If you’ve spent any time with a computer or mobile device in the last 10 years, you’ve almost certainly seen the device indicate the need to apply a security patch. Whether you’re using an Android or Apple smartphone, a desktop PC, a notebook, a tablet or even a gaming console like the PlayStation, the software will periodically ask you to approve an update — or it’ll just update itself.
It might seem like these updates always appear at the most frustrating times, but it’s crucial to let them do their work. They’re not there to delay you and keep you from your everyday tasks. Software updates can include a variety of things, like new features and content, but one essential thing they do is apply security patches.
Without the most recent security patches, your system is potentially vulnerable to cyberattacks. Even the best-designed software can’t anticipate every future threat to cybersecurity. Security patches protect the security of your devices and the data on them by applying the latest updates that respond to the latest threats.
Table of Contents
- Security Patches: What You Need to Know
- What Is the Purpose of Patching and Patch Management?
- The Importance of Patch Management
- 5 Patch Management Risks Network Managers Should Know
Security Patches: What You Need to Know
To get a good security patch definition, we need to start with the word “patch.” When software engineers talk about a patch or a “fix,” they’re referring to a small adjustment to the code of the software you’re using. A patch updates one component of the software, perhaps to fix a bug or error discovered after product release. A “hotfix” is quite similar, though developers typically use the word hotfix to describe a fix users can apply without having to restart their software.
We tend to use different terminology for larger-scale updates, as well. A service pack typically bundles several already released patches and fixes for the convenience of users being able to install them all at once. A system update usually offers new features and functionality, in addition to a range of fixes. Smartphones and consoles commonly use the phrase “system update” to refer to their most significant yearly updates.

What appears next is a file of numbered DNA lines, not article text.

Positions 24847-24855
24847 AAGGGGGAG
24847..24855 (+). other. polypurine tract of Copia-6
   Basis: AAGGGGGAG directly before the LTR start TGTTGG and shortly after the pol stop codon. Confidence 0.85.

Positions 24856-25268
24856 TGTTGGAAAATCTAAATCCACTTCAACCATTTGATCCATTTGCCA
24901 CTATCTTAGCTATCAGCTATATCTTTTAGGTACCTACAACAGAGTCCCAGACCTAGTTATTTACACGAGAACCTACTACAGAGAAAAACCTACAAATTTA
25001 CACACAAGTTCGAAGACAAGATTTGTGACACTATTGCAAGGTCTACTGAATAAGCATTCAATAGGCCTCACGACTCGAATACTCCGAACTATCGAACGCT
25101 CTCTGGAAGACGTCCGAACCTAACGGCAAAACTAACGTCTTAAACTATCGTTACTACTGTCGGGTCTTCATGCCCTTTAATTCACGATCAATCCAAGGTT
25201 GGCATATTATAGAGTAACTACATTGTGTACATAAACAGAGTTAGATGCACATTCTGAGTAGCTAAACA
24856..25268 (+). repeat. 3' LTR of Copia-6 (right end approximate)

Like other patches and fixes, security patches are small adjustments to the software. A security patch doesn’t just fix an ordinary error or bug, though. Security patches address vulnerabilities in the software cybercriminals might use to gain unauthorized access to your device and your data. Security patches for the operating system (OS) of your device — Windows, iOS, Android — are crucial because an OS vulnerability can have far-reaching implications.
Some users wonder why security patches are necessary. Why didn’t the software designers make it secure to begin with? Why do people have to wait for an update to finish before using their device again?
The truth is that no development team can anticipate every future cyberattack, and they need a mechanism for responding to the latest vulnerabilities. Certainly, developers need to design software with cybersecurity as a top priority, and many do. Companies like Apple, Microsoft and Google invest considerable time and money into cybersecurity. Security patches allow them to respond quickly as they discover new vulnerabilities.
What Is the Purpose of Patching and Patch Management?
The widespread WannaCry cyberattack of 2017 clearly shows the purpose of security patching. This cyberattack began when the United States National Security Administration (NSA) discovered a vulnerability in Windows, specifically regarding the server message block protocol, which is instrumental in network communications.
Instead of immediately reporting the vulnerability to Microsoft so the company could fix it, however, the NSA used its knowledge of the weakness to create a tool that exploited it. Cybercriminals subsequently stole this tool from the NSA and used it to attack systems worldwide, including some belonging to Britain’s National Health Service.
Once the WannaCry ransomware worm infected a computer, it would encrypt files on the hard drive so the user could no longer access them. Then, the worm would hold those files ransom, demanding a bitcoin payment from the user.
What does the story of the WannaCry worm teach us about security patches? The sad truth is that all users needed to do to avoid this cyberattack was to stay up to date with their security patches. After realizing the hackers had stolen the tool, the NSA warned Microsoft about the vulnerability, and Microsoft’s engineers put together a fix for the problem. Two months before the WannaCry attack even started, Microsoft released a patch that fixed the problem.